LEGISLATIVE UPDATE (Posted 4.16.19)
This week Connecticut media outlets published an article concerning the homeschool regulation provisions contained in Sections 17 and 18 of SB 874.
What was missing? The CT media once again failed to state that Connecticut’s default mode of instruction is homeschooling. That provision is contained in the first sentence of Section 10-184 of the Connecticut statutes: “All parents and those who have the care of children shall bring them up in some lawful and honest employment and instruct them or cause them to be instructed in reading, writing, spelling, English grammar, geography, arithmetic and United States history and in citizenship, including a study of the town, state and federal governments.”
Homeschoolers are doing well without state interference, and have done so for 30 years. For more information, watch this video.
IT’S OFFICIAL The Substitute Language for SB 874 removed any reference to homeschooling.
The Education Committee voted to approve the Substitute Language and refer the bill to the Appropriations Commitee.You can see the vote tally here.
The Appropriations Committee has until May 3 to issue a Joint Favorable report that would move the bill to the Senate for a vote.
That said, Rep Linehan was very vocal in expressing her belief that homeschoolers should be regulated.
We will continue to monitor bills until the end of session, June 5. Stay alert!
We are happy to share Governor Lamont’s announcement of a major revision to SB 874 that removes any reference to homeschoolers or homeschool registration!
The revised bill focuses on incentivizing communities to explore cost savings when applying for construction bonds but does not force regionalization. More significantly, the Governor’s revision lacks any reference to homeschool registration or model curriculum.
The deadline to vote the bill out of committee is April 1, 2019. We anticipate that with revision language in place, it will move more quickly to a vote. If the bill receives a joint favorable report, it will move first to the Senate calendar and, if approved, will then move to the House calendar for a vote.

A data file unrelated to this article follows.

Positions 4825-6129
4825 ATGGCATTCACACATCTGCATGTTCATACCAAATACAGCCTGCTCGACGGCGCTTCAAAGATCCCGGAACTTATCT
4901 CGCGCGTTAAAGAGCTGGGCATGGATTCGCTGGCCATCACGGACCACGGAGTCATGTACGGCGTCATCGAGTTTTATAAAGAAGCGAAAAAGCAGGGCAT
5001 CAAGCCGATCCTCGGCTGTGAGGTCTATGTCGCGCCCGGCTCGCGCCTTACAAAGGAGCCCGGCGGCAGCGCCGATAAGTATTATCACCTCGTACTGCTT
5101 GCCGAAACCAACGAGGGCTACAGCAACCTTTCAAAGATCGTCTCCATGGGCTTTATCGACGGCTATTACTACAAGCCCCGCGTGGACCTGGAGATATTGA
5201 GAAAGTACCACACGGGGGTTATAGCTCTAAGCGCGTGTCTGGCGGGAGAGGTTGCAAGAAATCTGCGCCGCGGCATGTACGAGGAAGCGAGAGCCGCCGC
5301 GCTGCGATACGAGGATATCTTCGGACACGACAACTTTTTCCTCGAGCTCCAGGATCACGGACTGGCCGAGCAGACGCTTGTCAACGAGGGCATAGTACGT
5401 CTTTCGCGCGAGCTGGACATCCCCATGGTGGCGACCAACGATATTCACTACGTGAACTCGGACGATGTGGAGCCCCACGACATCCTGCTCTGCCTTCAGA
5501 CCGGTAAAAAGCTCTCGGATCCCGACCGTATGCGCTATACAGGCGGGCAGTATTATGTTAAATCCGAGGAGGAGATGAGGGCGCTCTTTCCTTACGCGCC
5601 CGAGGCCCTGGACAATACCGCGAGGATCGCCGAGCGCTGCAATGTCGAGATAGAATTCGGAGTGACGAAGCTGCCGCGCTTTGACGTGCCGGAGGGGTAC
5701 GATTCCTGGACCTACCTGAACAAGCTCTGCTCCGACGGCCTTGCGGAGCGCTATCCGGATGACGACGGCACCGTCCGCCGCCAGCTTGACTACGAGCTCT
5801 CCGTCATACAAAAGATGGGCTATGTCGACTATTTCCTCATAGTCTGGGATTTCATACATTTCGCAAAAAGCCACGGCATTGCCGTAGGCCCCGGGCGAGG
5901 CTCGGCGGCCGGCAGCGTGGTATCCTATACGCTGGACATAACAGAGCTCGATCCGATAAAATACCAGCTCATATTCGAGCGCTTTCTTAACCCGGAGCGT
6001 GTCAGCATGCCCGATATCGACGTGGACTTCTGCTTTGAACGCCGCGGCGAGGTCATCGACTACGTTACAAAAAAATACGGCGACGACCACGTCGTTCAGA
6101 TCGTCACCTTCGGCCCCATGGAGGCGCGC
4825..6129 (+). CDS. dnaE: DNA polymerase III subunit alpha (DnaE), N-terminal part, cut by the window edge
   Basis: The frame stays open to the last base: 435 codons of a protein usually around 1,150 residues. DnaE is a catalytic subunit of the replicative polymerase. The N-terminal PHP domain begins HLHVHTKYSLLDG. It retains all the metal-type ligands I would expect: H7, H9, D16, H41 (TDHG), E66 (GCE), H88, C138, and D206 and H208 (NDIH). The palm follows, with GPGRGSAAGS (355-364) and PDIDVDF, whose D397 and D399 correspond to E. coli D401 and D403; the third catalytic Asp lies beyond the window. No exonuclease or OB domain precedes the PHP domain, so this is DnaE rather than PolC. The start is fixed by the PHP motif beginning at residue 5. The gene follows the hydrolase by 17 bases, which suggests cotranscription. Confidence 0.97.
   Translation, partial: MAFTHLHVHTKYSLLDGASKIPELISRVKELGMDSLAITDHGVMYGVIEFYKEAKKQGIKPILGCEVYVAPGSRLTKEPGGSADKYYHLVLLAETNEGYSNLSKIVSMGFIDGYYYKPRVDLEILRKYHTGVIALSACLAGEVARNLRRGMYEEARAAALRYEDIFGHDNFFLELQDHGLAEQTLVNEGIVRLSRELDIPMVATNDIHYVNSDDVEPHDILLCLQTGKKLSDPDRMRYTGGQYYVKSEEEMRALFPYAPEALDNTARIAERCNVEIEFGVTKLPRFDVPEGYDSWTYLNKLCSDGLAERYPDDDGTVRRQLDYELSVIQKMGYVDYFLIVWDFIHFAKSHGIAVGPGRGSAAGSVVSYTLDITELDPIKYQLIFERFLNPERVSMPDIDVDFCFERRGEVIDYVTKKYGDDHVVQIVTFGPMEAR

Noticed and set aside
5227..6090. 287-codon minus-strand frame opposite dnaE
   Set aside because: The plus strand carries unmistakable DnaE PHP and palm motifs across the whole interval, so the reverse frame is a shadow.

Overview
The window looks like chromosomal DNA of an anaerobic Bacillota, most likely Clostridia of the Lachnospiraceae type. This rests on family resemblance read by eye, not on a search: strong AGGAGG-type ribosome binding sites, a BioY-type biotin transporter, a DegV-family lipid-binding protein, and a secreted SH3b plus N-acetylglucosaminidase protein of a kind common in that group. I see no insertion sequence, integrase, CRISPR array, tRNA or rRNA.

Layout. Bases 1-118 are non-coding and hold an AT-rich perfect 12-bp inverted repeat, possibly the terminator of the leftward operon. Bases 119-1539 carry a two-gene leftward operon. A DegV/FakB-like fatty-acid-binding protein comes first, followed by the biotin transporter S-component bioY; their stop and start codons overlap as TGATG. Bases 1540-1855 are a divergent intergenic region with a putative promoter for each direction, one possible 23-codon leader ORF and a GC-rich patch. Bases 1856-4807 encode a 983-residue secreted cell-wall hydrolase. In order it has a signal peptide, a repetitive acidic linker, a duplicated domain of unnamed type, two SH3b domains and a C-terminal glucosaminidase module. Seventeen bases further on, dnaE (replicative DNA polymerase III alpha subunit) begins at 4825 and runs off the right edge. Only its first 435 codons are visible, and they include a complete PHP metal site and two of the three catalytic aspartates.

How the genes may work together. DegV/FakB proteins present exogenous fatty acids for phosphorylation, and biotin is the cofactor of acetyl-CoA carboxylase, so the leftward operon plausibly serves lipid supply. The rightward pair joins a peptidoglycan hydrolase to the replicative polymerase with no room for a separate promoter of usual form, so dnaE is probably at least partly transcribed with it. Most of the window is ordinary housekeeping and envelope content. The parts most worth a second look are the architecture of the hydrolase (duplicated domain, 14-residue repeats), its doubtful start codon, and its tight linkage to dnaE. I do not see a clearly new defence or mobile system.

Your presence at the Public Hearing, your emails, phone calls and meetings made a difference! We will continue to monitor SB 874, as well as other bills until the end of session. As Mark Twain has said, “No one’s life, liberty or property is safe while the legislature is in session.”
EMAILS STILL NEEDED The Public Hearing on March 1, 2019 is over, but it is critical to email the Education Committee members to repeat the request that Sections 17 and 18 be removed from the SB 874. The first meeting at which a vote could be taken is Wednesday, March 6, 2019.
Commissioner of the State Department of Education, in answering questions, conveyed inaccurate information about Connecticut and U.S. law. Please let the Ed Committee members know the truth. Click here for talking points.
The story of Matthew Tirado - the case that has been used as the cover for this move- can be seen here.
TEACH CT opposes those portions of SB 874 that address homeschooling. There is no reason to mandate in-person registration of homeschoolers. Additionally, homeschoolers do not need “model curriculum” aligned with common core.
Click here to read more about SB 874.
Educational setting has nothing to do with the death of Matthew Tirado. Sufficient laws are in place to address abuse.
Click here to read a summary of the Tirado case.
Multiple state agency failures led to the death of Matthew Tirado.
Click here to find out all that could have been done to help him.
Joint Statement of the Connecticut Homeschool Organizations
Click here to read a response to the actions of the Child Advocate in subpoenaing records of homeschool students.
On Thursday, April 26, 2018, a purported informational forum organized by Children’s Committee Chair, Diana Urban, and titled, “Homeschooling and Communicating with State Agencies”, was held at the Hartford Capitol.
Click here to find out what really took place…
News of crimes against children in California has spurred a move to regulate homeschoolers. While we share the horror over these crimes, the educational setting is not the issue.
Click here to read articles that explain why increased regulation will not prevent abuse.